• • •
“So, girl, what you wanna do now that we’re done with dinner?” Danielle asked with a forkful of her second piece of cake, as we four ladies sat with full bellies and I with a nice stack of gifts and greeting cards by my side.
I really hadn’t made any plans for after dinner . . . what else was there to do? I didn’t feel like going to a movie; too boring. And with no guys with us it wouldn’t be that much fun. No one to play practical jokes on. I guess this is supposed to be ladies’ night out. Whoever invented that concept anyway? With all girls, who’s going to open the door for us when we leave? The waiter, I guess.
“What about heading over to my place to play Parcheesi, eat snickerdoodles, and have girl talk all night!” chimed Pippa.
Jackie, Danielle, and I looked at one another, then at Pippa, and said in unison, “Um, no.”
“How about we check out that new jazz joint on First Street?” Danielle suggested.
“Hmm,” I said. “Not a bad idea.”
Then again, I thought about the last jazz place I visited—nothing but old, bald-head, no-teeth-having sugar daddies over sixty-five wanting to “holla at ya girl” while showing me their Viagra pills. The thought of reliving that experience all over again frightened me.
“Nah,” I said.
“Well, we can always go to Club Xtasy,” suggested Danielle, while licking the icing off her fork.
I couldn’t believe she was making reference to the very spot where she used to pole-dance before she got saved three years ago. Since then she gets her dance on for the Lord and is the first to tell me about the next Christian white party, but sometimes I still wonder about that girl.
“I’m just playing y’all, dang,” she said, taking a sip of water.
“Mmm-hmmm,” Jackie said.
“I know we not going there,” Danielle assured us. “Ain’t nothing there but a bunch of married men trying to get they sneak peek and freak on anyway.”
“Nah, we can’t be going there,” Jackie said abruptly. The three of us looked at Jackie as if to say, “How do you know what’s in there?”
“What?” Jackie said in defense. “I just said we can’t go. We saved women of Gahd—for real, remember?”
We all broke out laughing.
I know I’m saved.
Sholl ’nuff saved.
I’m so saved that I hadn’t been to an actual club in over six years.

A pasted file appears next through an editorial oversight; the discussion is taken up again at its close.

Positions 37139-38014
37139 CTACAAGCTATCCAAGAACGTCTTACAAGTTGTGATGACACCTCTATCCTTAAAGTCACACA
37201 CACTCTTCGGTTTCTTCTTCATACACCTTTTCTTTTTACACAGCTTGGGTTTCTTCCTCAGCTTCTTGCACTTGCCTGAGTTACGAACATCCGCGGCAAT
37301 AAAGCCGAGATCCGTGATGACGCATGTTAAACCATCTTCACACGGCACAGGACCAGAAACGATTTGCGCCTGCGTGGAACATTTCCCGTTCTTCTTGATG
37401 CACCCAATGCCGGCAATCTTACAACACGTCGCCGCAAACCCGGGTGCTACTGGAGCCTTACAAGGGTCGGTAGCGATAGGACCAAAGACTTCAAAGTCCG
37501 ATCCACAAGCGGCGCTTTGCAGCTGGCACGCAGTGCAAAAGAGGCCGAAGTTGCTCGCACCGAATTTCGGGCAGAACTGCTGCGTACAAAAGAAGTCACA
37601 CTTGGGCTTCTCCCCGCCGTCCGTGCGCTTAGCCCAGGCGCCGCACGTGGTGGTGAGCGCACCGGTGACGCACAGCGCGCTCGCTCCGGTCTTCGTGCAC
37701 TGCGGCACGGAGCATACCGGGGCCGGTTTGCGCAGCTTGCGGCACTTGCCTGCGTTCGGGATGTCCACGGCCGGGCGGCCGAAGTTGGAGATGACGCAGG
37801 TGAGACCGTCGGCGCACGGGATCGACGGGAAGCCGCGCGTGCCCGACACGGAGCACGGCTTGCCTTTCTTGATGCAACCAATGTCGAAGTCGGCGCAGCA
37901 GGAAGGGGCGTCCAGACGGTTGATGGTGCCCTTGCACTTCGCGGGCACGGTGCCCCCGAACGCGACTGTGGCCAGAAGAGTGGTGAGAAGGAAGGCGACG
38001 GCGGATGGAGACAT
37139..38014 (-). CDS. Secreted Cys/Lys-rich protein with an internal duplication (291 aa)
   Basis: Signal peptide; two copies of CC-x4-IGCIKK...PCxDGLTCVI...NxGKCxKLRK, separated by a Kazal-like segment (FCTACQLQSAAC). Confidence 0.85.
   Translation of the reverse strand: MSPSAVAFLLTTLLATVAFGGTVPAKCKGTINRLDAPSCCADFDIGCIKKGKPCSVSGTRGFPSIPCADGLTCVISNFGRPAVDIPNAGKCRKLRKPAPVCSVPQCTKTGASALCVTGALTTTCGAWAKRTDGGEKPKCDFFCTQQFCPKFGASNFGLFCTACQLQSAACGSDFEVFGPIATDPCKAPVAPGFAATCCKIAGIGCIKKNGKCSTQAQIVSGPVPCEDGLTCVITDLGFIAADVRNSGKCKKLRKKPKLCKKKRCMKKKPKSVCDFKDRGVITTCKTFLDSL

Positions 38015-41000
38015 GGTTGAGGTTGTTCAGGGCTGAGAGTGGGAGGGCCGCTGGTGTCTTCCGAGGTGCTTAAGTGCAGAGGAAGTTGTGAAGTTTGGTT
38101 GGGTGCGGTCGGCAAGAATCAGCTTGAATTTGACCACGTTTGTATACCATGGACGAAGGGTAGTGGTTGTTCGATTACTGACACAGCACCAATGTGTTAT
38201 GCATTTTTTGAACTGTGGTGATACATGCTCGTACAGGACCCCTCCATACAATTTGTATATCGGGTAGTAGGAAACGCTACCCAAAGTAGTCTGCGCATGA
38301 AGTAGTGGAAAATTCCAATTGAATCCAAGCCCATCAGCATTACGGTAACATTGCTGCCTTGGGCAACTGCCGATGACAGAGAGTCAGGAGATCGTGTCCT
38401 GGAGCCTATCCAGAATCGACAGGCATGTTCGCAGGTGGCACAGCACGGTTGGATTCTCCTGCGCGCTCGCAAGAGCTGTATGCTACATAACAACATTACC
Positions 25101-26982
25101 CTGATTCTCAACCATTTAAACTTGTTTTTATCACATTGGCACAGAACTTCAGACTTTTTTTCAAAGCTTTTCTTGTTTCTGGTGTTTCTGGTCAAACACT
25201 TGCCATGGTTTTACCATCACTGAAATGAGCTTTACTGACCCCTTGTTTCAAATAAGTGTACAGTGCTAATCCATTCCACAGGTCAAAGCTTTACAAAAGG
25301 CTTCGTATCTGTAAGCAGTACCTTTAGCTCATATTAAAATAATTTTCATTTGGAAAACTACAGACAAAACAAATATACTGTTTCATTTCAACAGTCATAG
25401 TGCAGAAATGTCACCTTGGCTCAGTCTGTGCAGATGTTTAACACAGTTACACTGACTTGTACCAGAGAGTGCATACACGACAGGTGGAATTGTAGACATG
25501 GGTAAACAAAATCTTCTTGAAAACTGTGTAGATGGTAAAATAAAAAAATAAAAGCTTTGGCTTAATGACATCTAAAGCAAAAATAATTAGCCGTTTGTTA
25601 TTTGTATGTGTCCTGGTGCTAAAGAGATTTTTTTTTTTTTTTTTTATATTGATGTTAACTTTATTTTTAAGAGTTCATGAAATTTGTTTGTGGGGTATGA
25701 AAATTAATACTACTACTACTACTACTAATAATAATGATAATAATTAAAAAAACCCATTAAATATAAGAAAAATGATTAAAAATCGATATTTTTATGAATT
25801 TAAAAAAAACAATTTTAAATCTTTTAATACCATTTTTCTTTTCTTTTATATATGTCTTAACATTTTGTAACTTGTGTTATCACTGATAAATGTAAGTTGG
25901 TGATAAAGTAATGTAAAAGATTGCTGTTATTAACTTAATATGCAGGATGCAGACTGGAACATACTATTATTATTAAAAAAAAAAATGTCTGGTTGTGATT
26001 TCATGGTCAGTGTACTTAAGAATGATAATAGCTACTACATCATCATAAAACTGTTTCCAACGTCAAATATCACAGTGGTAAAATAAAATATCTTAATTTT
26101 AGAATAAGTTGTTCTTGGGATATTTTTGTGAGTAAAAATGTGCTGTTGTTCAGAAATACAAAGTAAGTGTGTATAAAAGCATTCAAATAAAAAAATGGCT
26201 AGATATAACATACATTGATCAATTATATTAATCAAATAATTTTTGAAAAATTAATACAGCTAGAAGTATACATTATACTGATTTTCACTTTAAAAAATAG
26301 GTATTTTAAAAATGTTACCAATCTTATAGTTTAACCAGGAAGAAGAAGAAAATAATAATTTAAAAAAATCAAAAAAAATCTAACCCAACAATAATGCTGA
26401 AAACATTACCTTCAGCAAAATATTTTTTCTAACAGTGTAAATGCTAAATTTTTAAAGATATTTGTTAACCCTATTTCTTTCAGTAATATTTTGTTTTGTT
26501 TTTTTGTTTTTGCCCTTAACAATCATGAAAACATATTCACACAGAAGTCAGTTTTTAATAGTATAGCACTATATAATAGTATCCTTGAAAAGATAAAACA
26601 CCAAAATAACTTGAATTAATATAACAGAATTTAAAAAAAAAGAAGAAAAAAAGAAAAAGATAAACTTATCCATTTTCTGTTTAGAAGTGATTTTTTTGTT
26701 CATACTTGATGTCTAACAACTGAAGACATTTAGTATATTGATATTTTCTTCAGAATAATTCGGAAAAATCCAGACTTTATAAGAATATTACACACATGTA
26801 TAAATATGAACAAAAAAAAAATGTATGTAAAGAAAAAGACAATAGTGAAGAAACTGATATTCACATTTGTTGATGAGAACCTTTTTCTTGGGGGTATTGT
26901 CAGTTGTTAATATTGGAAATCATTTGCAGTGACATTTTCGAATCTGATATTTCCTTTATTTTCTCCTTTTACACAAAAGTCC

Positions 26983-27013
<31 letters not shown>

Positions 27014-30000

I had gotten so involved in church life that my appetite for the club scene eventually wore off, but a girl still wants to get her dance on from time to time.
I’ve never been totally drunk, and the last time I had sex was at age twenty-five with my first. After that horrific experience of his breaking up with me only two days later, I said I would remain abstinent till marriage. Beside, if it makes God happy, I’m happy. Period.
But then again, my thirty-fifth birthday has made me realize that I spent the last decade of my life pleasing someone else. Don’t get me wrong, I love the Lord with all my heart, but somewhere along the way I believe I’ve lost myself.
I have fun with my girls and we go out, and we even invite fellas from the church sometimes, but for some reason I feel like I still haven’t really lived.
I love to dance, but part of me gets scared every time I start dancing somewhere for fear of who’s watching me. Like Scripture says, I don’t want to give the appearance of evil. It’s almost like for every secret desire there is a counter-conscious that says, No, don’t do it.
Part of me is tired of not doing it. Tired of being the “good girl” and so-called really saved one in the family. Part of me just wants to explore. I should be able to go dancing somewhere and not lose my religion in the process, right?
“What about Boogie Nights?” I suggested, as if a lightbulb came on above my head.
“Boogie Nights?” Jackie asked with disgust.
“Yeah, Boogie Nights, just outside the city. Now that I think about it, it’s Old School Saturday. We can get our cabbage patch on,” I said with a cabbage patch shake of the shoulders. “C’mon, y’all—live a little—it should be fun,” I pleaded.
“Girl, I haven’t been to Boogie Nights in a minute. Count me in, I’m game,” Danielle replied as she finished off her last piece of cake.
“They don’t serve alcohol there, do they?” Pippa inquired.
“Yes, they serve alcohol,” I said. “But only to the patrons who are over eighteen.”
“Oh, okay,” Pippa said hesitantly.
“Plus, you don’t have to drink. You can just drink pop or water, Pippa Wippa,” I assured her with a smile.
“Okay, count me in, then,” she said with a returned grin and a toast of her glass of water with mine.
The group fell silent for a moment as all eyes rested on Jackie, who had her chin in her hand.
“You hanging with us tonight, Jackie?” Danielle asked, partly already knowing what her response would be.
“Naw, you ladies go on and have a good time. I’m going to go home and chill.”
I guess she wanted to catch the latest episode of Law & Order after all.
“Aw, Jackie, come go with us. You can always just go home—come hang out,” Pippa insisted. “You need to get out the house more. It should be fun.”
“Well, if my memory serves me correctly I’m presently out of the house now, here at this restaurant,” Jackie said. She noticed my disappointed expression and added, “Don’t look so down, Shenita. It’s your birthday. Look, I’ll cover everyone’s meal tonight. Don’t worry about it, it’s all on me. I’ll just have to take a rain check on the afterglow. Y’all ladies be careful out there, okay?” she said, sounding more like our mother than our close girlfriend, and arose. Little did Miss Jackie realize that her paying for my meal does not make up for the fact that she didn’t want to hang with me on my thirty-fifth for the rest of the night. Don’t get me wrong, I’ll accept the gesture, it just doesn’t make up for how I feel about her not being with us.